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When the Divorce Lawyer Isn’t the Right Kind

He got me through an awful divorce, so Bart [not his real name] is the lawyer I want by my side through this negotiation.” 

Bobby (not his real name) is selling his company to a private equity (PE) group that is rolling up companies in his industry. He told me he had one shot to make this work. “If they didn’t buy my company, they were going to buy my competitor, and that would have put me in a tough spot.”

Bobby did not take his company to market. In fact, selling wasn’t even on his radar for 2023, but when this buyer emerged, he decided to try to get a deal done. While we are still negotiating with the buyer around valuation and payment terms, I have encouraged Bobby to think ahead about his need for M&A counsel. After all, these PE groups come to the document-drafting process with experienced, and sometimes ruthless counsel. I want my clients to have equally experienced legal counsel on their side.

There’s a bit of backstory to Bobby’s desire to have Bart represent him in the sale of his company. It seems Bobby’s former wife came to the divorce-bargaining table ready for war, and she hired an extremely demanding and aggressive attorney. “I would have wilted in 30 minutes against my ex’s lawyer. Had Bart not been at my side through the process, I’d be a broke man today, not that I have all that much left anyway.”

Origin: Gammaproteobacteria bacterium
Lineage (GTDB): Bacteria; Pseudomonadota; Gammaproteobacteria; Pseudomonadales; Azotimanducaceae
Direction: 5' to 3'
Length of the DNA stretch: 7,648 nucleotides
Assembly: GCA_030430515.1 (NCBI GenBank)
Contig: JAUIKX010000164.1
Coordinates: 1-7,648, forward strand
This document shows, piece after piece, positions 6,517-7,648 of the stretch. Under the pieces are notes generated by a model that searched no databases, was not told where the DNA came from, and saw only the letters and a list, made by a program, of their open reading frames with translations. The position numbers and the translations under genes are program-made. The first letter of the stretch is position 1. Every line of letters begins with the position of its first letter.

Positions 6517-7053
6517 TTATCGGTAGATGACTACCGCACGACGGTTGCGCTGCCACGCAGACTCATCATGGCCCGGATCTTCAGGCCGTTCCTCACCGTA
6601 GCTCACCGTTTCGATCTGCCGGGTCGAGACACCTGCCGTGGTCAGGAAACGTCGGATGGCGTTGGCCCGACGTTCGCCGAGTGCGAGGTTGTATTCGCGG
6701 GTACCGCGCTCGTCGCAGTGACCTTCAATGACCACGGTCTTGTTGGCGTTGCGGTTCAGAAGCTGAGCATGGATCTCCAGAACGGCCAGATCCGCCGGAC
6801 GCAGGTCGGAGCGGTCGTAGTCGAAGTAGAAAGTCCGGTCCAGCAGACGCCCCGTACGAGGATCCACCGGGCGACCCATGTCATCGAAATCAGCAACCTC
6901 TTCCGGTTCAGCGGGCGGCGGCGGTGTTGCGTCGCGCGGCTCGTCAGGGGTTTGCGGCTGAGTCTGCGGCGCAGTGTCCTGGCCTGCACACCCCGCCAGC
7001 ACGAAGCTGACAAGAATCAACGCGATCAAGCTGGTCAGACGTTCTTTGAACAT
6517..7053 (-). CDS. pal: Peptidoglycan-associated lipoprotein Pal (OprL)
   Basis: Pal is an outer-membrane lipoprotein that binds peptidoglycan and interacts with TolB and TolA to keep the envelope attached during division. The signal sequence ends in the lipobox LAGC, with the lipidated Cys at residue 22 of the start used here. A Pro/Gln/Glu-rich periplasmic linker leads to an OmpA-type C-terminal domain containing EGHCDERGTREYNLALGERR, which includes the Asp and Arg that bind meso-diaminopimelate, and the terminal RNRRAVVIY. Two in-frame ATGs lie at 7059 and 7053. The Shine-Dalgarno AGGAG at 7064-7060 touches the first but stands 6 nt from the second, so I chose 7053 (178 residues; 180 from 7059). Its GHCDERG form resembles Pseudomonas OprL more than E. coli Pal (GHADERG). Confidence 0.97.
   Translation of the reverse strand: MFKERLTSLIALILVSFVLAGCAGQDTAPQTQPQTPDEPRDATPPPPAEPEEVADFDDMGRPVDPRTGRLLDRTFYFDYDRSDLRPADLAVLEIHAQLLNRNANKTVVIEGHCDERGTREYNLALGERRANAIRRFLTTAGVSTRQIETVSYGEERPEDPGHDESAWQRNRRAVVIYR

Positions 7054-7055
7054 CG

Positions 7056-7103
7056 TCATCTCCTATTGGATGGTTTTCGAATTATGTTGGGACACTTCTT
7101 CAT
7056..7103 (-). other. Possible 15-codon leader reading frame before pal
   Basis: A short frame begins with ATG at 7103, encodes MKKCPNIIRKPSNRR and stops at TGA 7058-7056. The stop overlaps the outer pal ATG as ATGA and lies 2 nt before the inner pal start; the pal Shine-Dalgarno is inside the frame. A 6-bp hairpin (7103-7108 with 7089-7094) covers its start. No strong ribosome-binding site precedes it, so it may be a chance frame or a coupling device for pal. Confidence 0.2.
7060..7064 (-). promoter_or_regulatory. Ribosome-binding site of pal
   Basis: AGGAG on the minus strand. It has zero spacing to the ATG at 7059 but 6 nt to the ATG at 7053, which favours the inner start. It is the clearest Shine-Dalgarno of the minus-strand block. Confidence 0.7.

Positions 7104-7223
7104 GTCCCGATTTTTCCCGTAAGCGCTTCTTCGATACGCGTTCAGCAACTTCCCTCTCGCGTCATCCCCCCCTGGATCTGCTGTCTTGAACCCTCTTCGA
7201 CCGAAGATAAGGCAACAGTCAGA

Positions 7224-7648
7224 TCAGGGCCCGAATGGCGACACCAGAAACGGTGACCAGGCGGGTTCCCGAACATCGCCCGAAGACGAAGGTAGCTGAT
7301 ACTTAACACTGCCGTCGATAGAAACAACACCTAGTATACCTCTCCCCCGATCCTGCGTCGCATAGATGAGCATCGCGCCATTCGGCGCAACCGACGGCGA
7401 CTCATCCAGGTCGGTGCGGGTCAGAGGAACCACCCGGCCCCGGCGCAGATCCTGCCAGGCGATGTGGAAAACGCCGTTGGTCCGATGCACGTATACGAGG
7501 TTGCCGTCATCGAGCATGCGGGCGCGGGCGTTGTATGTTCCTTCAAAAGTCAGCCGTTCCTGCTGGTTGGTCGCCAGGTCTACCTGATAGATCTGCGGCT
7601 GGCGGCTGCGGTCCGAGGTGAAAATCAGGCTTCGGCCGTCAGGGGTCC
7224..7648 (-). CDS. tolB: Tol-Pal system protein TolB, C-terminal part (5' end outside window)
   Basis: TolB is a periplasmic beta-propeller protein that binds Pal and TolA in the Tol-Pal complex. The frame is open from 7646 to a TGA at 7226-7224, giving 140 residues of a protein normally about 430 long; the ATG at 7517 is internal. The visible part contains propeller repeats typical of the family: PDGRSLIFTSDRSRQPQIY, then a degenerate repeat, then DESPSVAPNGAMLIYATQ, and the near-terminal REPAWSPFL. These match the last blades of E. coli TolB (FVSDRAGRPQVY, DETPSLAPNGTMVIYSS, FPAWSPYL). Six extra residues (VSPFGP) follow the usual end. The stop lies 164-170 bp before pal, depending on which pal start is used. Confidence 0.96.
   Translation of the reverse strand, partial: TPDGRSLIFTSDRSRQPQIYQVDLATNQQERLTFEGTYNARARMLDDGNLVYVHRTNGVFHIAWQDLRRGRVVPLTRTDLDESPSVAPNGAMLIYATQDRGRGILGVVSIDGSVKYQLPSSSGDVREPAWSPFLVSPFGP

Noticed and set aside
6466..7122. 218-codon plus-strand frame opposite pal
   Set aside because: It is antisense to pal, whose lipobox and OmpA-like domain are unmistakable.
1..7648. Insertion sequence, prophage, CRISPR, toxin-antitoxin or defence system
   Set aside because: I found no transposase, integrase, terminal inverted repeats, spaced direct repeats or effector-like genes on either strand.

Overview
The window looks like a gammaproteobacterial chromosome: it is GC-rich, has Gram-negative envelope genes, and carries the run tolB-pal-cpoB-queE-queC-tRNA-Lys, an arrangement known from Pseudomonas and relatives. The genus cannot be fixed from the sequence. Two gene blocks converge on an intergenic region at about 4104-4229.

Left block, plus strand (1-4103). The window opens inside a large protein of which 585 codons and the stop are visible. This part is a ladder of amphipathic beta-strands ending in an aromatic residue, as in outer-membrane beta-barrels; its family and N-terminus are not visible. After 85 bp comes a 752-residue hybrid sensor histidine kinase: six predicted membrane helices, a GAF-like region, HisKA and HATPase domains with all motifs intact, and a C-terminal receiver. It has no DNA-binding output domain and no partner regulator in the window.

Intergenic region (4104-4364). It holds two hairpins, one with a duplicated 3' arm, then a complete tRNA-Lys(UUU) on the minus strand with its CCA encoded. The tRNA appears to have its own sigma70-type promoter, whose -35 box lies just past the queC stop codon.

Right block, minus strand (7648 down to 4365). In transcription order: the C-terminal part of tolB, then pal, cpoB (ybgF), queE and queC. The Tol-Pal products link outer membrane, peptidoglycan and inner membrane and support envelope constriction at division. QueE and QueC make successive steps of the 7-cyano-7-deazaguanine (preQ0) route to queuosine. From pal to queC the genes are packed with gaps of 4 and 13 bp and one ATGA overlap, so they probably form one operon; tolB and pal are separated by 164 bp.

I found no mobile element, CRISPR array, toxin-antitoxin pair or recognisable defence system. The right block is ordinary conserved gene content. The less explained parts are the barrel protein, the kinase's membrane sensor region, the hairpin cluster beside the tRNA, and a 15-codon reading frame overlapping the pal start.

I explained to Bobby that the legal profession is much like the medical profession. There are specialists for everything. Have you ever asked a cardiologist about your sore back? They have no idea. The same phenomenon exists in the legal profession. My bet is Bart does mostly divorce cases. Asking him to take on an M&A process against an experienced M&A attorney on the other side is like taking a butter knife to a gunfight. Somebody might get hurt, and it’s likely not the other guy. 

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Tennessee Valley Group

Jim is an attorney (non-resident status with the Missouri Bar) and though he no longer practices law, he has read and negotiated enough legal documents to fill a cargo tanker. He has an MBA from Harvard Business School and knows how Wall Street and private equity operates. Jim is a Tennessee Supreme Court Rule 31 listed general civil mediator with tons of experience helping business owners (large and small) work through sensitive problems to achieve winning results. He is the author of "Home Run, A Pro's Guide to Selling Your Business, Seven Principles to Make Your Company Irresistible."

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